There are some pretty amazing mothers in my life. My own somehow put up with me up till now (fingers crossed that that will last), my grandmother (mom’s side) and my late Nana (dad’s side) have been caring, central figures through the generations, my older sister is an amazingly competent mother of three who has pulled her girls through a significant chunk of adversity, and my girl cousins and cousin-in-laws are pretty much awesome when it comes to being moms. Heck, now I’ve got a bunch of friends also popping out babies and being generally (and specifically) awesome. Not that babies are a prerequisite for being awesome.
Unfortunately the Norse lit as it survives is pretty patriarchy-heavy (or maybe it’s just me…), and many of the mothers who come to mind from the corpus are not nearly as glorious as they ought to be in a tribute to the mothers I know. We’ve got some witchy mothers who enchant their sons skin to make them invulnerable, or hopping over to Old English lit we find the vengeful man-eating monster mother of Grendel (we might subversively elevate the status of these figures, but in the original context of these texts, I wouldn’t say these women were especially well thought of). There are the vengeful mothers who incite their sons to continue the cycle of bloodshed in the sagas, and, well, that just doesn’t seem like it fits so well. And I really don’t want to get into Guðrún’s revenge on her husband Atli…
Well, I suspect I could come up with some much better examples if I thought about it, but here are a couple that came to mind first. The first is Frigg, whose only prominent role in the surviving mythology (apart from a couple arguments with Óðinn, and if we go beyond the Eddas, we find her cheating on Óðinn with his brothers) is to be the protective mother, going all-out to make the universe completely safe for her son Baldr. Long story short, it doesn’t work out, and while I can imagine other versions of the myth which may have been more about her plight and less about the plight of the men, as-is the myth does not really seem to be a celebration of motherhood to me (but again, no reason not to go for a more subversive reading…). As with many of the goddesses, it looks like they may have been more prominent in the pagan period, but they don’t survive so well in the Christian.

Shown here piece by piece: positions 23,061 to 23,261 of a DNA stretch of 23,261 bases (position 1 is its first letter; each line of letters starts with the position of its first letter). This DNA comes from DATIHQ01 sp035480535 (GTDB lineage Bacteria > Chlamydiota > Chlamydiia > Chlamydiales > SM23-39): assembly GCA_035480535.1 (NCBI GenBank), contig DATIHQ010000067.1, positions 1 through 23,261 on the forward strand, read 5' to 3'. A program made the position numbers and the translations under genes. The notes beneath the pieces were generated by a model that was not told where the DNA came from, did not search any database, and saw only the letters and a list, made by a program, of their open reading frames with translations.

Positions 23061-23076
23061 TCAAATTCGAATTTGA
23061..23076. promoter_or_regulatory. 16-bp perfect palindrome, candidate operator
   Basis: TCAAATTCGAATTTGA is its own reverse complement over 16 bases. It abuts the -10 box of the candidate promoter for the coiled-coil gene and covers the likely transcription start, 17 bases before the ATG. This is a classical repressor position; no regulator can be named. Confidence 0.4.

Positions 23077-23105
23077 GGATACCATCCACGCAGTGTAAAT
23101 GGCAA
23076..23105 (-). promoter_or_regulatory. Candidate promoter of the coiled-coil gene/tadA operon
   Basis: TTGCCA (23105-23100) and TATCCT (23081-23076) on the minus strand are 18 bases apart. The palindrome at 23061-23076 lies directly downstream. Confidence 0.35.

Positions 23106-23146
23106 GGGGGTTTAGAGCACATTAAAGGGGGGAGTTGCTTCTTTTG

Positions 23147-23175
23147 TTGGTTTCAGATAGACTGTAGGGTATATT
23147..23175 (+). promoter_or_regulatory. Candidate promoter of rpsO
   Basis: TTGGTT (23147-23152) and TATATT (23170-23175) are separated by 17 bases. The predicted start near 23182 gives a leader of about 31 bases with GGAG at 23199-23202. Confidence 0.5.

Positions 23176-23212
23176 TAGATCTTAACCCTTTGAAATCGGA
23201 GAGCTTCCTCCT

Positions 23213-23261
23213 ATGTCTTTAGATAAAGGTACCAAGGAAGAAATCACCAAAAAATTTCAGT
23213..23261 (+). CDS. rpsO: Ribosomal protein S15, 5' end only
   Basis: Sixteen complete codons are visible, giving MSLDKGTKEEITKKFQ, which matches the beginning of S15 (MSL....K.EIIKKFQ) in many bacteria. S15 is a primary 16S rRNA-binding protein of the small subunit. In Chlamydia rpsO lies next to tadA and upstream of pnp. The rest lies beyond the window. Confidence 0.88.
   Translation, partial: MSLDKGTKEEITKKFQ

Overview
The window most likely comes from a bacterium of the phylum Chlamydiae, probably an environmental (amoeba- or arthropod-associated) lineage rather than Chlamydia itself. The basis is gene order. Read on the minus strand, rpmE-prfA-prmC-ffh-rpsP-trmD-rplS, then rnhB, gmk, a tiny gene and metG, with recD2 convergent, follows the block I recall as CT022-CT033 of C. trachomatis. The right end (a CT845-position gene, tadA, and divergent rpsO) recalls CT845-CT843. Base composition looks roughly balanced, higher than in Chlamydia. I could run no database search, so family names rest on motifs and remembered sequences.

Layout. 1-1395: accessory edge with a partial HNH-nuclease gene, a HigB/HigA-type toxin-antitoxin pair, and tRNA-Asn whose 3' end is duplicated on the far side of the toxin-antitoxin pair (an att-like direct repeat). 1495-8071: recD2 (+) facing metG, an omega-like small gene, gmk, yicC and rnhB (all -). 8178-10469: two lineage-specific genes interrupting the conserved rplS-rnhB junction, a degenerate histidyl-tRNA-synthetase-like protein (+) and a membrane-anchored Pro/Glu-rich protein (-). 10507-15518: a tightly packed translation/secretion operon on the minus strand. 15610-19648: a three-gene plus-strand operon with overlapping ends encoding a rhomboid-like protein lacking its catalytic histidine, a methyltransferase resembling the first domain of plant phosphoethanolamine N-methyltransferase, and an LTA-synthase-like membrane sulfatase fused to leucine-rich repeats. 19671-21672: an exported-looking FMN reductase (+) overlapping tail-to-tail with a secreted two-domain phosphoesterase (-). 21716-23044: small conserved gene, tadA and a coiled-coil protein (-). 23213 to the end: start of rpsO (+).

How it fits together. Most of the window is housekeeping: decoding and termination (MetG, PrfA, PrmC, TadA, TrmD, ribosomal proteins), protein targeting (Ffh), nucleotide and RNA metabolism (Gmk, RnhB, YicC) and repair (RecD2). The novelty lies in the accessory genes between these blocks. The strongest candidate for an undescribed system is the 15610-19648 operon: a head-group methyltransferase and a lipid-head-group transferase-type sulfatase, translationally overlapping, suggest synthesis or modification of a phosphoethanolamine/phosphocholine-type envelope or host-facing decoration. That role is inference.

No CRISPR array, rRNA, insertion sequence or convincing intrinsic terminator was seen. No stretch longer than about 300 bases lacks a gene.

A matriarchal figure who stands out especially admirably is Unnr or Auðr “the deep-minded,” who features at the beginning of Laxdæla saga. She also has a son die, as well as her husband, but singlehandedly manages the move of the entire household to Iceland, away from their enemies, having built a ship secretly in the forest. In Iceland she takes part in the land-taking (landnám), essentially taking her place as one of the patriarchs in the founding of Iceland. In Iceland she continues to function as head of household, possibly enabled by the fact that her two nearest male kin have died, and she arranges the marriages of her descendants and followers, finally dying in a very reserved and respectable fashion following the last such marriage. The saga as a whole is full of competent, sympathetically represented women, and is just a darn good saga besides, so I recommend it! I know, Unnr’s motherliness is not emphasized here, but she was the best example I could think of. For a more detailed look at Unnr, check out this post.
Anyway… HAPPY MOTHER’S DAY!